The list of unfunded capital needs compiled by the city totals more than $540 million. The projects would be funded by a municipal bond. City Manager Lee Garrity said the bond amount has not been set, but
$75 million is the amount the city could cover without a tax increase.
Lee French, president and CEO of Old Salem, also addressed his concerns to the citizens committee. He described the committee’s task of paring down the list of more than $540 million to a project list that totals $75 million as a “brutal and painful exercise” and a balancing act between investment in new projects and aspirations for the city while recognizing the importance of maintaining existing assets like Old Salem. “There’s not a single category here that if executed even a certain percentage of it wouldn’t have a positive impact on Old Salem,” French told the committee. “We are clients of all the roads systems and certainly a partner in parks and recreation.”
Transportation projects on the list of unfunded capital needs total nearly $340 million, while the listed recreation and culture projects total $39 million.
French was one of five speakers that voiced support for the Creative Corridors project.
“Creative Corridors is a concept in my view that is as important as anything we have going on,” French said. “It’s a once-in-ageneration opportunity to make a statement to Winston-Salem visitors. This is not a pioneering idea — great cities do this. It builds economic investment.”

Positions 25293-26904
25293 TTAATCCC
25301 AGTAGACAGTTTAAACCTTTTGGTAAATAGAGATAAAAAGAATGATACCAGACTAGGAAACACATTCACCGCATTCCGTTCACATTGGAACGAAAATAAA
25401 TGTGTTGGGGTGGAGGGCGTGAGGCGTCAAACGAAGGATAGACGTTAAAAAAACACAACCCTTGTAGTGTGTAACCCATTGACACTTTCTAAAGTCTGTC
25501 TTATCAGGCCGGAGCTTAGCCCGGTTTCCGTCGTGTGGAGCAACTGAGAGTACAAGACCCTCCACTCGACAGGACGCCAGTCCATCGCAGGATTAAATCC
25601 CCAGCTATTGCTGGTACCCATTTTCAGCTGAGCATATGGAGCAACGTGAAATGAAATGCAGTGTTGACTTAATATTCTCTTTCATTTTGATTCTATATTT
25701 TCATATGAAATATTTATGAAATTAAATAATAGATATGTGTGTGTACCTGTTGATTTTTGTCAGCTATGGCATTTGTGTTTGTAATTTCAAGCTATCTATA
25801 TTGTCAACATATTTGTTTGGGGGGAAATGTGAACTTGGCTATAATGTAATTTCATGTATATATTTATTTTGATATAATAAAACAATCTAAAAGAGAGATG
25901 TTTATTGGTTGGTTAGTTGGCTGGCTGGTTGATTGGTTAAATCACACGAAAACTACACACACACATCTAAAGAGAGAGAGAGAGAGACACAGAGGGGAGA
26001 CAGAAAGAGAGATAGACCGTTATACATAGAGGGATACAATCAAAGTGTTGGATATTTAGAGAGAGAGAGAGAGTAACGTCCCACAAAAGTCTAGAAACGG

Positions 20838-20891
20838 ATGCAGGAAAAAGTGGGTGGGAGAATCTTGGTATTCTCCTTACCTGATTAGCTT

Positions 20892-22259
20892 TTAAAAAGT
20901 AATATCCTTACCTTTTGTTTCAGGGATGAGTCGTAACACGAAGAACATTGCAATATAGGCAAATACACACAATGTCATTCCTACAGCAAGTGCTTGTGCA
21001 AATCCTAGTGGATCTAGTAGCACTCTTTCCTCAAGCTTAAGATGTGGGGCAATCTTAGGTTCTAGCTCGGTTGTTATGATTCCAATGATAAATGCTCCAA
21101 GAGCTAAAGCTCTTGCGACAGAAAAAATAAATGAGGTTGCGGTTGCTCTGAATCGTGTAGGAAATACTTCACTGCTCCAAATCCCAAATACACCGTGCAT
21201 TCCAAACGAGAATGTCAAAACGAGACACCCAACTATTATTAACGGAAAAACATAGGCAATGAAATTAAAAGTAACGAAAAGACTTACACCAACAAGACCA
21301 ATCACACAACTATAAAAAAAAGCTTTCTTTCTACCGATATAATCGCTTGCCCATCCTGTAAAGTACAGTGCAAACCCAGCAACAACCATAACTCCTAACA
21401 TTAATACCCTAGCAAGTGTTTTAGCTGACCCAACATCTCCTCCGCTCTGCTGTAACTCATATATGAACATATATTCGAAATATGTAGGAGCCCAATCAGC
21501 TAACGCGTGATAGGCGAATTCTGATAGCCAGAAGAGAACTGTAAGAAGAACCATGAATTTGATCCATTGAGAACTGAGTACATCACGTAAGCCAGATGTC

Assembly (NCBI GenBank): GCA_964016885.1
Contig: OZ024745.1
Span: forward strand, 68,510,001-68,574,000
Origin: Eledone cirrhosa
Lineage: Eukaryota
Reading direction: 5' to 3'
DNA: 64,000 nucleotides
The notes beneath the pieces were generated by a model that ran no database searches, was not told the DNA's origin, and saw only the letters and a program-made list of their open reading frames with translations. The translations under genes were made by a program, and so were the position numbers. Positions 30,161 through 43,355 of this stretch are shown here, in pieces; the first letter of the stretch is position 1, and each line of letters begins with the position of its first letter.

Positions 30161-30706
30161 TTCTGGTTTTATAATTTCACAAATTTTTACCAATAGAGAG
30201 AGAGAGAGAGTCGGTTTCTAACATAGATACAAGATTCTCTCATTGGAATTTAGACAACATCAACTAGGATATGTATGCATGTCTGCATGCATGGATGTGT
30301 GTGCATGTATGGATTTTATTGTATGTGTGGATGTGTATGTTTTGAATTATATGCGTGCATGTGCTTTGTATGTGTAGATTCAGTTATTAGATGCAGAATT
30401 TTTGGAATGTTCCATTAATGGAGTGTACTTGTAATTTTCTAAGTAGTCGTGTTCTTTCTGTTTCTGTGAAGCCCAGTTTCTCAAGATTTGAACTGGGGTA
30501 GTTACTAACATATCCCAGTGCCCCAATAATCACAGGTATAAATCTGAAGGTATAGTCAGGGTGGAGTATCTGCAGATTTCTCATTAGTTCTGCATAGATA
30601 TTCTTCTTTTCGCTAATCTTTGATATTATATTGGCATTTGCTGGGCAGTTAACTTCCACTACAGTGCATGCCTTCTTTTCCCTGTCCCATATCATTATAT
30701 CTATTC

French said he also supports the development of environmentally-friendly public transportation like the proposed streetcar system, provided there is a north-south component. Old Salem is located south of downtown Winston-Salem.
“Old Salem is an economic driver — we’re a retailer, an employer and we deserve to be here and be part of the process,” French said.
Harold Day said he did not support the $21.6 million set aside for community and economic development in the list of unfunded capital needs.
“I think we need to get out of the development business and get it back into the private sector where if they think they can make money they’ll go to it and do it,” Day said.
Day described a transportation project that would extend Martin Luther King Jr. Boulevard to Reynolda Road as “ridiculous.” Day said he is also opposed to a streetcar system.
“Do we think we’re at Disney World?” Day asked. “We went down that track one time, and it’s not something we need to spend money on again.”
Five speakers stated their support for the $3 million set aside for renovations to Winston Lake Golf Course. Christine Gorelick, vice president for external relations for the arts council, also touched on the recreation and culture portion of unfunded capital needs.
Gorelick asked the committee to include capital improvements to Winston Square Park in the list of projects. Gorelick pointed out that there is not a functional public outdoor performance space in downtown Winston- Salem, and the park’s location adjacent to the Milton Rhodes Center for the Arts makes it a natural progression of downtown development.
The Citizens Capital Needs Committee will evaluate and prioritize all projects and make a final recommendation to the Winston- Salem City Council by April 18. The city council will make the final decision regarding approved projects.